Did you know?
Speakers of Middle English formed "albeit" from a combination of "al" ("all, completely") with "be" and "it," creating this word which literally means "although it be." Use of "albeit" seemed to drop off a bit in the 19th century, but in the middle of the 20th century several usage commentators observed that the "archaic" word was making a comeback. The "archaic" descriptor was not entirely apt; "albeit" may have become less common for a while but it never really went out of use. It is true, however, that use of "albeit" has increased considerably since the 1930s, judging by evidence in Merriam-Webster's files.
Merriam-Webster's Word of the Day for December 06, 2013 is:
hibernaculum \hye-ber-NAK-yuh-lum\ noun
: a shelter occupied during the winter by a dormant animal (as an insect or reptile)
"The affliction has spread and stands to threaten major bat hibernacula to the south and west." From an article by Curtis Runyan in Nature Conservancy, Winter 2009 "The Game Commission estimates that close to 100,000 bats hibernated in Long Run Mine as recently as two years ago, making it the largest hibernaculum in the state then." From an article by Mary Ann Thomas in the Pittsburgh Tribune Review, October 28, 2013
Did you know?
If you're afraid of snakes or bats, you probably won't enjoy thinking about a hibernaculum, where hundreds, even thousands, of these creatures might be passing the wintry months. Other creatures also use hibernacula, though many of these tend to be a bit inconspicuous. The word "hibernaculum" has been used for the burrow of a woodchuck, for instance, as well as for a cozy caterpillar cocoon attached to a wintry twig, and for the spot in which a frog has buried itself in the mud. Hibernacula are all around us and have been around for a long, long time, but we have only called them such since 1770. In case you are wondering, "hibernate" didn't come into being until the second decade of the 19th century. Both words come from Latin "hibernare," meaning "to pass the winter."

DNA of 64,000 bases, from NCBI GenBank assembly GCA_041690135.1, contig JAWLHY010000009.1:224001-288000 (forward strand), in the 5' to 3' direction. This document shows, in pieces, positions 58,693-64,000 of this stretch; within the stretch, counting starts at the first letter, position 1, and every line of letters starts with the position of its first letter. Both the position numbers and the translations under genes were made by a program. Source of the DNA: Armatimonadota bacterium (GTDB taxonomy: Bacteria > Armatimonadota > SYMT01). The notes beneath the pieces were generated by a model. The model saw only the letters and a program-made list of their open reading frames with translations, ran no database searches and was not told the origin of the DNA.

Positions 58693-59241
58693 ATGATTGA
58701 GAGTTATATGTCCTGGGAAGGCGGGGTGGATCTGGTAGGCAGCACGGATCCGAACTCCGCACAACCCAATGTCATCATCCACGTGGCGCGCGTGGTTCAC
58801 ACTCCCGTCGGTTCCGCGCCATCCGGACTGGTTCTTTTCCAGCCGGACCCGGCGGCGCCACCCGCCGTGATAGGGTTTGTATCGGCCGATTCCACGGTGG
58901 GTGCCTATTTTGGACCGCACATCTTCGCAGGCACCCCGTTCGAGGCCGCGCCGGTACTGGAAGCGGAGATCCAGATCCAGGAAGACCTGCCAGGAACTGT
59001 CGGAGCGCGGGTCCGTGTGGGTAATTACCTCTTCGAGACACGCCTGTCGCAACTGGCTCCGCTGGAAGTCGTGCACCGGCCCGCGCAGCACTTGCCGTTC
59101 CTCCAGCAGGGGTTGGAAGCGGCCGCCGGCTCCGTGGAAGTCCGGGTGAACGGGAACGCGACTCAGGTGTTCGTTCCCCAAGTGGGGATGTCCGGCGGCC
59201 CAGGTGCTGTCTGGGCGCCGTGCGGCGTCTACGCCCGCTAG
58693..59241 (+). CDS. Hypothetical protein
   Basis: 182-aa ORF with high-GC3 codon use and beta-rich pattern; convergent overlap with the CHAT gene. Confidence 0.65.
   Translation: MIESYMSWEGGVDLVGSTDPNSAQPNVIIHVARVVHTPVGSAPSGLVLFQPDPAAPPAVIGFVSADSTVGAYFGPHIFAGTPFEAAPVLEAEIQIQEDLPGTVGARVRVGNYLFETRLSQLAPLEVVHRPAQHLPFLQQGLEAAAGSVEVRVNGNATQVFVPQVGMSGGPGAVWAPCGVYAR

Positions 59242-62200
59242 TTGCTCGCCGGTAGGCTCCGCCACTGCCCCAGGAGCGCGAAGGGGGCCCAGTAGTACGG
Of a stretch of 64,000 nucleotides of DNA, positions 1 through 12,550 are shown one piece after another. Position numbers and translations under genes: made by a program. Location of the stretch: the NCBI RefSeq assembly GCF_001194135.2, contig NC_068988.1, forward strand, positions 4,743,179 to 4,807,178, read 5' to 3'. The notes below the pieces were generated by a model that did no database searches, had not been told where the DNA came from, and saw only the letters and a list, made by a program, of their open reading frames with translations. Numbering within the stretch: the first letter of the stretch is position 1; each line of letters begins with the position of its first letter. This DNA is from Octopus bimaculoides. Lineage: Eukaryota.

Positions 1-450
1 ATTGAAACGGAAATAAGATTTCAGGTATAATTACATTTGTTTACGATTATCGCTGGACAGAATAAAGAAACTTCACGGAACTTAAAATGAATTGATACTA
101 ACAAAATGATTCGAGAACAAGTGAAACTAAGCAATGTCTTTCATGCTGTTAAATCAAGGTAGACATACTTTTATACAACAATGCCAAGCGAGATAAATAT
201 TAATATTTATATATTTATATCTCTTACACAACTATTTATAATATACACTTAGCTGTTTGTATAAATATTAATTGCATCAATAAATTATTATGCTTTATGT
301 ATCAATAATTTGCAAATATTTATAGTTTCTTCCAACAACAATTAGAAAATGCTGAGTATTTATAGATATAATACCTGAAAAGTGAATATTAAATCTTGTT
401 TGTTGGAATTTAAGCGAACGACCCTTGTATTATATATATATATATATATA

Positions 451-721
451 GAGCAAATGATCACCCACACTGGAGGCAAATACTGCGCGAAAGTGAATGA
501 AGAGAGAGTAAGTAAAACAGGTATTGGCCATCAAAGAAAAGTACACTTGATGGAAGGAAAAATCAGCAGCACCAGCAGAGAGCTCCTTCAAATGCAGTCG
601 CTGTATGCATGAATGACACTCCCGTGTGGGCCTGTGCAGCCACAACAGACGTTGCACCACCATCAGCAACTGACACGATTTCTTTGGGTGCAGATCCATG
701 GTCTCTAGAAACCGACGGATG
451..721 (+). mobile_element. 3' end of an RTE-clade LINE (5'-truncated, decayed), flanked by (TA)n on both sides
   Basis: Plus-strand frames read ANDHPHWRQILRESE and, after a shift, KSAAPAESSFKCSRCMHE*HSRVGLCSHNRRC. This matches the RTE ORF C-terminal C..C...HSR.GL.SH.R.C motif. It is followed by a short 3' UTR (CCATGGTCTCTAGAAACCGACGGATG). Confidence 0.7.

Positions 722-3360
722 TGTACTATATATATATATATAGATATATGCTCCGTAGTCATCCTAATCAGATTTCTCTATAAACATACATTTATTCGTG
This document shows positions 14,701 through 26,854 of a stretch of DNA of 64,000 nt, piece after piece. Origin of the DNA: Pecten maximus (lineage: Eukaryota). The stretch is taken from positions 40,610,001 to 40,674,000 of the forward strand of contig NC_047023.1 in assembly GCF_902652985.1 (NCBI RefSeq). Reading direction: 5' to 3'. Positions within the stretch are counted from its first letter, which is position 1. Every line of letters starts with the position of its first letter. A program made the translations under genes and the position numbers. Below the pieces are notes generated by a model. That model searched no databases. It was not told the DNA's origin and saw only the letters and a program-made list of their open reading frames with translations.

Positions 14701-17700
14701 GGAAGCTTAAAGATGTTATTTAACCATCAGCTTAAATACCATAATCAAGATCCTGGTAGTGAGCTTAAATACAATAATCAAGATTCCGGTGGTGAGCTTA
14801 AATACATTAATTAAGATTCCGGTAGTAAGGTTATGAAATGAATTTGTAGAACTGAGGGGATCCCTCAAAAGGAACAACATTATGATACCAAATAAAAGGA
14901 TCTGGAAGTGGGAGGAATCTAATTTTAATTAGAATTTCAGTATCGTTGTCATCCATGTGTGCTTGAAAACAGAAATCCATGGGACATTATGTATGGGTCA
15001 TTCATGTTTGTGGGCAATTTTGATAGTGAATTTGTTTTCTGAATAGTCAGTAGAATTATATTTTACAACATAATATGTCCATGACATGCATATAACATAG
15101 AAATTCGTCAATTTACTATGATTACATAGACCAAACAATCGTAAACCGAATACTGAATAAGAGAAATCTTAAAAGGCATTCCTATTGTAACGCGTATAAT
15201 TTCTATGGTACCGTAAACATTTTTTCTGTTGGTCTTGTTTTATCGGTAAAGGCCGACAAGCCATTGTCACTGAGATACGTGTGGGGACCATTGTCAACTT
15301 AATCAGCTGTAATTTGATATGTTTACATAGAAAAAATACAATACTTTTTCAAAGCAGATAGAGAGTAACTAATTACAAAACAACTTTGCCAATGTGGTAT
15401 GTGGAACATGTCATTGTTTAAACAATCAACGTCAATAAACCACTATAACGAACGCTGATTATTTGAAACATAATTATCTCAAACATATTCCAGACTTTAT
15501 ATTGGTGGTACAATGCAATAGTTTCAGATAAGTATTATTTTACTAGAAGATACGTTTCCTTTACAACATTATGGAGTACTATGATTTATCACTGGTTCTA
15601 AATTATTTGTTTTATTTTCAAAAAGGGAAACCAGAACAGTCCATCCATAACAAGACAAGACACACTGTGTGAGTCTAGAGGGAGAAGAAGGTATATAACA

Merriam-Webster's Word of the Day for December 05, 2013 is:
quibble \KWIB-ul\ verb
1 : to evade the point of an argument by caviling about words 2 a : cavil, carp b : bicker 3 : to subject to minor objections or criticisms
There always seemed to be one person at the meeting who wanted to quibble over the fine points rather than focus on the larger plan.